There’s an old rule in blogging–you’ll never get a large readership by playing it safe. By sharing the same opinion as everyone else. You need to take a risk every now and then. Maybe your opinion is radically different than what the rest of the industry is thinking–so what? Share it and that post is bound to be shared liberally. Because, those who opine against the popular viewpoint often get shared as much as those who are the loudest voices in the industry. CEOs, by their very nature, are usually fairly conservative people. It’s your job to coach them to get away from that mindset when blogging and let their opinions come through. If they’re not comfortable doing that, it’s probably not worth their time to blog. It really is as simple as that.
Most people by now have heard of Mark Cuban, right? Even if you don’t follow basketball (he owns the world champ Dallas Mavericks), you’ve undoubtedly heard of the ultimate CEO Maverick (serendipitous that he owns the Mavericks, isn’t it?). But, what you might not know is that Mark Cuban is a prolific CEO blogger. He’s been blogging longer than many everyday bloggers. And, in Mark’s blog, he can get pretty personal. How personal? How about talking about a colonoscopy? In the post, Cuban talks about how nervous he was to go in for the procedure. He talks about “farts.” And, he talks about how easy it was and how he’d do it every year, if he had to (and, and by the way, the post had 177 comments). Now, THAT’S personal. Don’t see too many CEOs talking about sticking a flexible tube up your rear-end now do you? And why? Because he wanted to help others. What does this have to do with basketball or his “customers?” Not much, really. But, it makes Cuban a human being. It makes him real. It makes him approachable (remember, he’s a CEO). And, if you know anyone that’s ever met him, that comes off in real-life, too. It’s part of his “brand” as a CEO and it’s a big part of what separates him from other sports CEOs.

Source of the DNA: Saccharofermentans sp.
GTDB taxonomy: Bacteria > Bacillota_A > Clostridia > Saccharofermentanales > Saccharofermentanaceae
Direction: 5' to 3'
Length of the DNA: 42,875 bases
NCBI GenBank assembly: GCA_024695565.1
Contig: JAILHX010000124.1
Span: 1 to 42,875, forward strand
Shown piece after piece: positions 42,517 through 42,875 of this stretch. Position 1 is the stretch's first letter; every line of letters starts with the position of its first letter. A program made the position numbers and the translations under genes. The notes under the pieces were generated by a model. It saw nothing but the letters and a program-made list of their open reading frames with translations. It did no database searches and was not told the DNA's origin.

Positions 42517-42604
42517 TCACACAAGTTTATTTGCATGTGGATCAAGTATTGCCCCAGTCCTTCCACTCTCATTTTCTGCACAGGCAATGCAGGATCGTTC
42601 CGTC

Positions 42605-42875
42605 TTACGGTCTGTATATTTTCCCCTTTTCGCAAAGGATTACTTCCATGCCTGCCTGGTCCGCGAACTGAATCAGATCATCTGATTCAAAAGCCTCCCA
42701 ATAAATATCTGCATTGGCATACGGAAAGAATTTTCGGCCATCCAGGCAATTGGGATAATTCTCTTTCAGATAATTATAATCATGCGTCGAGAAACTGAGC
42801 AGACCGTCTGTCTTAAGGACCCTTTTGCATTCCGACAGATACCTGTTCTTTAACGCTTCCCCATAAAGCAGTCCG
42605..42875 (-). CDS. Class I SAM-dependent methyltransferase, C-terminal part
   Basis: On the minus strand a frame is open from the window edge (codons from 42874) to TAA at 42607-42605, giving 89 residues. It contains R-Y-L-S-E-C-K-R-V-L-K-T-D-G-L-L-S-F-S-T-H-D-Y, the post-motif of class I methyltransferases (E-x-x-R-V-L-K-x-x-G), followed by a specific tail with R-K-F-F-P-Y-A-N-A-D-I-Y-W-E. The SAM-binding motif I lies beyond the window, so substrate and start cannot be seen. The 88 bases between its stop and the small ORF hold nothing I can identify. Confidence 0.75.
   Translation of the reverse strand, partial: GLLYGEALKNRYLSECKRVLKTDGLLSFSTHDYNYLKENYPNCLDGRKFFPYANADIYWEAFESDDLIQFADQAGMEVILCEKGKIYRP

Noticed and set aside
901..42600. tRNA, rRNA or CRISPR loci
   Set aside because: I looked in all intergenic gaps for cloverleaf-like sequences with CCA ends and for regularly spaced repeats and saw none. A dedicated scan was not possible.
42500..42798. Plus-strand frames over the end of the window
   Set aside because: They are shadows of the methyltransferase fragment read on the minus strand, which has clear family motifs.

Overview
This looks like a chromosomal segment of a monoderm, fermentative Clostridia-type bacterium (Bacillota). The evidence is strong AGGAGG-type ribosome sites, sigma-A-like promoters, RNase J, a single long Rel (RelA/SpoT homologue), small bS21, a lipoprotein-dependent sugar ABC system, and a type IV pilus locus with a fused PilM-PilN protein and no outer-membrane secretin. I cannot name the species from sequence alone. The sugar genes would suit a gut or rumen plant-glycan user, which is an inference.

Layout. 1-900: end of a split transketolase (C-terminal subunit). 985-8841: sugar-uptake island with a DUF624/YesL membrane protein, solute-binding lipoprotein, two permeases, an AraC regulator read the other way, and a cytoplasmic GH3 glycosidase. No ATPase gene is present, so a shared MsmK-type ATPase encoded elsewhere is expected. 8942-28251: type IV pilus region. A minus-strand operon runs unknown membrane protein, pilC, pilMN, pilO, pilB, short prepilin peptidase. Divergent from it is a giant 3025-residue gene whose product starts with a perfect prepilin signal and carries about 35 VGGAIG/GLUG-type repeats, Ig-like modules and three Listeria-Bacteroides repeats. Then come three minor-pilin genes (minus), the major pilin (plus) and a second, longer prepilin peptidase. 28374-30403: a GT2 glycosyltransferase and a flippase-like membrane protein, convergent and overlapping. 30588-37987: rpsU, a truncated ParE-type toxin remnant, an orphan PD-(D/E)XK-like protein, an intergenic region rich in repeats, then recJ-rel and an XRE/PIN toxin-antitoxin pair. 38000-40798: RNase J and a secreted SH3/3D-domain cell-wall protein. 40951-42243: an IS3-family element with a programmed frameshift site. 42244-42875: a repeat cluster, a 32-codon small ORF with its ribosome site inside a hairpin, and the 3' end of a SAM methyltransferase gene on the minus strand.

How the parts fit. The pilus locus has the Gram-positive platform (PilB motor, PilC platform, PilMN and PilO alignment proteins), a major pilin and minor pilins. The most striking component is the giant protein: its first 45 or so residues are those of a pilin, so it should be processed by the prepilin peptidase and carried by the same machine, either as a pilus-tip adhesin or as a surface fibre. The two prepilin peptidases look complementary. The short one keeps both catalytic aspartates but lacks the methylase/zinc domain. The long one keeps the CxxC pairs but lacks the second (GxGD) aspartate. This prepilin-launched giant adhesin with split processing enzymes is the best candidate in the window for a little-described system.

For the busy CEO, this is a tactic worth considering. Even if you’re camera shy. Why? A few reasons. 1) V-logs typically take less time. Just turn on your laptop camera and you’re recording in seconds. Just remember to keep your videos to 5 minutes or less, max (preferably 3 minutes or less). 2) Personality. Your warmth and personality can shine through in a video unlike a text post where you just can’t see and feel your expressions. 3) Instant YouTube content. The second-largest search engine in the world needs brand content. Give it some from your top executive with regular v-logs.
You don’t have to write a term paper
Just look at former BDO International (an accounting firm, by the way) CEO, Jeremy Newman’s blog. Posts generally range from 350-800 words. Not too long, right? How long do you think those take him to write (assuming he writes his own content)? An hour? An hour-and-a-half? Not too much time considering he only posts a couple times a month (as do most CEOs who blog). The lesson? You don’t need to write a college thesis. In fact, audiences don’t even want that. They want short, scannable content. They want lists. They want short takes they can read on the train or over lunch. So, why not give it to them?
Lose the industry jargon
Nothing’s worse than a memo, newsletter article or blog post littered with industry jargo. Employees are tired of it. And customers (and readers) are certainly tired of it. A blog is your opportunity to “tell it like it is.” To cut through all the corporate jargon and talk directly to your customers. Again, not breaking new ground here. But, it bears repeating.
Don’t forget to use different media
You know who does a great job here? Bill Marriott and his “Marriott On the Move” blog. In this post on Sept. 15, he talks about a manager who earned the prestigious “The Chairman’s Award” at Marriott recently. He tells a story about the manager in the post, highlighting one of the reasons why he earned this award. He posted a photo of him with the manager. And, he even included a very short video interview with the manager. Great use of multi-media–and in a great spot. Why? Because he was highlighting an EMPLOYEE for exemplary service–what better way to do that than by using photos AND video?
Don’t overthink it
This is the plight of not just CEO bloggers–but most who blog today. You’ve written a post. You’re ready to hit “publish.” Then, you start thinking. And thinking. And thinking. Maybe I took too hard of a stance on that issue? Maybe I shouldn’t include that last paragraph? The urge will always be to second guess yourself. Don’t. I’m not saying CEOs shouldn’t have their posts proofed, or shouldn’t carefully consider what they say and how they say it. I’m merely saying, resist the urge to overthink. It will drive you crazy. And it will make you a lousy blogger.
What did I miss? Other tips for CEO considering starting a blog?